Climate change. Change of climate which is attributed directly or indirectly to human activity that alters the composition of the global atmosphere and which is in addition to natural climate variability observed over comparable time periods. (Source: UNFCCC)
Deinking. A process which removes most of the ink, filler and other extraneous material from printed and/or unprinted recovered paper. The result is a pulp which can be used, along with varying percentages of wood pulp, in the manufacture of new paper, including printing, writing and office papers as well as tissue.
Ecosystem. The system of living organisms interacting with each other and their physical environment. The boundaries of what could be called an ecosystem are somewhat arbitrary, depending on the focus of interest or study.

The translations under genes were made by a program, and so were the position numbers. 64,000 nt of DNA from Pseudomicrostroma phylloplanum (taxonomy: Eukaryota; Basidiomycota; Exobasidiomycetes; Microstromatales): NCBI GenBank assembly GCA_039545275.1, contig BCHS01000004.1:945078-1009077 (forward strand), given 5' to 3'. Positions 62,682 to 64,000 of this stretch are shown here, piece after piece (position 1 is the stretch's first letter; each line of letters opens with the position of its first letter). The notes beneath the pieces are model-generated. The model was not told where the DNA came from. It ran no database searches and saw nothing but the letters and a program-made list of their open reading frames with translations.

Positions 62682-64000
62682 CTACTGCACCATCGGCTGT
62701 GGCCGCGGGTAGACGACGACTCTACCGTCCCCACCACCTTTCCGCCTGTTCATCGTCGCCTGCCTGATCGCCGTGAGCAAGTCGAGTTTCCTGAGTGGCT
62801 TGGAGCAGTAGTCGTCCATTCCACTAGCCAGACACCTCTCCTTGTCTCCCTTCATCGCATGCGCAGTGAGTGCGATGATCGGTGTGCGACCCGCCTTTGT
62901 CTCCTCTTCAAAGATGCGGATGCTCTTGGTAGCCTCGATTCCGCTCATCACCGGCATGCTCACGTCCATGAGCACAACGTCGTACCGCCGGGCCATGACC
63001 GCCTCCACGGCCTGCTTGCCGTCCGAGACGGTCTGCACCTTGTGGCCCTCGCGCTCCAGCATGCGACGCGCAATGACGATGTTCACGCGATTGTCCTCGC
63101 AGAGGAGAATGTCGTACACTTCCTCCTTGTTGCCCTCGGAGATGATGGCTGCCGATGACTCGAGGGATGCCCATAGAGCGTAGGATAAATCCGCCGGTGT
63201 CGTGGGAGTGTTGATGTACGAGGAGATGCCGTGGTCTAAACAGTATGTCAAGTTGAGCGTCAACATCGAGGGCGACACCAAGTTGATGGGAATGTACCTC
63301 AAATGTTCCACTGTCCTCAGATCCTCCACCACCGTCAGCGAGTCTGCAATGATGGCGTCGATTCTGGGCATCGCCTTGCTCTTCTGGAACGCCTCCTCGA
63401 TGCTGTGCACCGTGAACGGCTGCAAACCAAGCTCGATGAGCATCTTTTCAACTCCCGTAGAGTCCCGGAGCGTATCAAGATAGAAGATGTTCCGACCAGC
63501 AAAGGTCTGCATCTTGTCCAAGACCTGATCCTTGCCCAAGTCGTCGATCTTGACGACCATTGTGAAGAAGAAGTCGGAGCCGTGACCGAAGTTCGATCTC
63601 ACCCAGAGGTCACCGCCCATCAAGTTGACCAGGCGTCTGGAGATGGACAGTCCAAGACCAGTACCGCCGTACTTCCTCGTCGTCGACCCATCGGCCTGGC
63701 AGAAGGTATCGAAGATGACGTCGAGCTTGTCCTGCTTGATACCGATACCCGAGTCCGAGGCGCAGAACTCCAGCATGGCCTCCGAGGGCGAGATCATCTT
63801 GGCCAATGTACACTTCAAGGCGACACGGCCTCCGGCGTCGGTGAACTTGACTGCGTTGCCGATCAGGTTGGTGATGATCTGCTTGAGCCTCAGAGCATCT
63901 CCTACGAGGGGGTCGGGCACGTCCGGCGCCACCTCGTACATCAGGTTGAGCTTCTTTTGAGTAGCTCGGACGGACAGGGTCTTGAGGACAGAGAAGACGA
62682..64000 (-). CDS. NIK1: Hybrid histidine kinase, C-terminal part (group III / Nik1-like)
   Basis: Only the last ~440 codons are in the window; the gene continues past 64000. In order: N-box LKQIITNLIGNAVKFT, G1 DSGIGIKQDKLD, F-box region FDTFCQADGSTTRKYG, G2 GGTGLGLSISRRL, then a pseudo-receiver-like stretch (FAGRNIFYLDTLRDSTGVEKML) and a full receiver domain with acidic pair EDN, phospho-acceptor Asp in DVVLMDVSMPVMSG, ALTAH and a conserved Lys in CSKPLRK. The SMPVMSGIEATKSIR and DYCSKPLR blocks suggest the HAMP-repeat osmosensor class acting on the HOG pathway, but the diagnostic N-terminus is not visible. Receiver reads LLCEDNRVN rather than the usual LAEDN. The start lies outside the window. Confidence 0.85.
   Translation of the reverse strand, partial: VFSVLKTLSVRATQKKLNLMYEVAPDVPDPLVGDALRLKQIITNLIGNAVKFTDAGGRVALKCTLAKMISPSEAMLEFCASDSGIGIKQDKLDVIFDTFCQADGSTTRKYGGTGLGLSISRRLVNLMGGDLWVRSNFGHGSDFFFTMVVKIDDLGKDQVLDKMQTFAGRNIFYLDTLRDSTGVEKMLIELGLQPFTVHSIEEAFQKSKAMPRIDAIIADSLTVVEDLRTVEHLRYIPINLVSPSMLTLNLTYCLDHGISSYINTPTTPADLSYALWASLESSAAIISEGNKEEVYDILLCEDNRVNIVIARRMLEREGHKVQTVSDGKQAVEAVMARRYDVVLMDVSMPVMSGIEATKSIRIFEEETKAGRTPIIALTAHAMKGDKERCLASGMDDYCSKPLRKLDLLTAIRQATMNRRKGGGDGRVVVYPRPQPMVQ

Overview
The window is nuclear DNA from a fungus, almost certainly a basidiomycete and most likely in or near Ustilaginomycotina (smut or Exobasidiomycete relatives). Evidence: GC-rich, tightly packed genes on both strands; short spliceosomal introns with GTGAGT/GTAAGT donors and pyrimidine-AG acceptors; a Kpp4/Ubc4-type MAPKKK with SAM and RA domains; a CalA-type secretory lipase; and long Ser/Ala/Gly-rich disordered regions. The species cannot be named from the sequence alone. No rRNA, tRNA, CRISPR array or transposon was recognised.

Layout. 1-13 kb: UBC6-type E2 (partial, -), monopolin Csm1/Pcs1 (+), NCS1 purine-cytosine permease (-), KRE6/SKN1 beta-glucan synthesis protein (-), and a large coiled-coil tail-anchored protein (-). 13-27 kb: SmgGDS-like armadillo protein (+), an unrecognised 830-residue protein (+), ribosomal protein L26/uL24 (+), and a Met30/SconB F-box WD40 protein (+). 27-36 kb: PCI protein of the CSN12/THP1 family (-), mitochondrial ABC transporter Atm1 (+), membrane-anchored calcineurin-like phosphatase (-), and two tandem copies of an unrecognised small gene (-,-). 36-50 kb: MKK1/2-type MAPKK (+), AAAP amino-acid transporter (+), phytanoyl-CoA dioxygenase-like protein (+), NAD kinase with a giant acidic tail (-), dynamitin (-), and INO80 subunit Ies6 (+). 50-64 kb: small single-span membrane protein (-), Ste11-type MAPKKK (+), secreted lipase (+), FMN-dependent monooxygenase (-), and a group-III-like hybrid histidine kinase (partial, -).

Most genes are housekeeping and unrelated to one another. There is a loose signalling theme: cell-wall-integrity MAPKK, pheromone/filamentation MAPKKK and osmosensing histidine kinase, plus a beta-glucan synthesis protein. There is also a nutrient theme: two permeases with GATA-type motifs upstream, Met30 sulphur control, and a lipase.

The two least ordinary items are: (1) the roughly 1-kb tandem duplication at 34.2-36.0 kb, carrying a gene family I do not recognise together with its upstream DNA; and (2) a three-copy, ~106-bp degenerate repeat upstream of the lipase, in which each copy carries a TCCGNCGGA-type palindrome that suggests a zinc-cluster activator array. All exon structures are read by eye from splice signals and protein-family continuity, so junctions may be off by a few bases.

Environmental management system (EMS). A set of processes and practices that enables an organization to reduce its environmental impacts and increase operational efficiency. (Source: US Environmental Protection Agency, 2007.)
Ethanol. A renewable fuel made from various plant materials, which collectively are called “biomass.” Ethanol contains the same chemical compound (C2H5OH) found in alcoholic beverages.
Fiber efficiency. A measure of how much of the raw material (input) ends up in the product (output), usually expressed in a percent.
Forest Stewardship Council (FSC). An international non-profit certification system that provides internationally recognized standard-setting, trademark assurance and accreditation services to companies, organizations, and communities interested in responsible forestry. (Source: FSC)
Freesheet. Paper made from pulp created in a kraft process that has removed the lignin from the pulp. Freesheet has more longevity than groundwood sheets which still contains lignin (such as newspapers).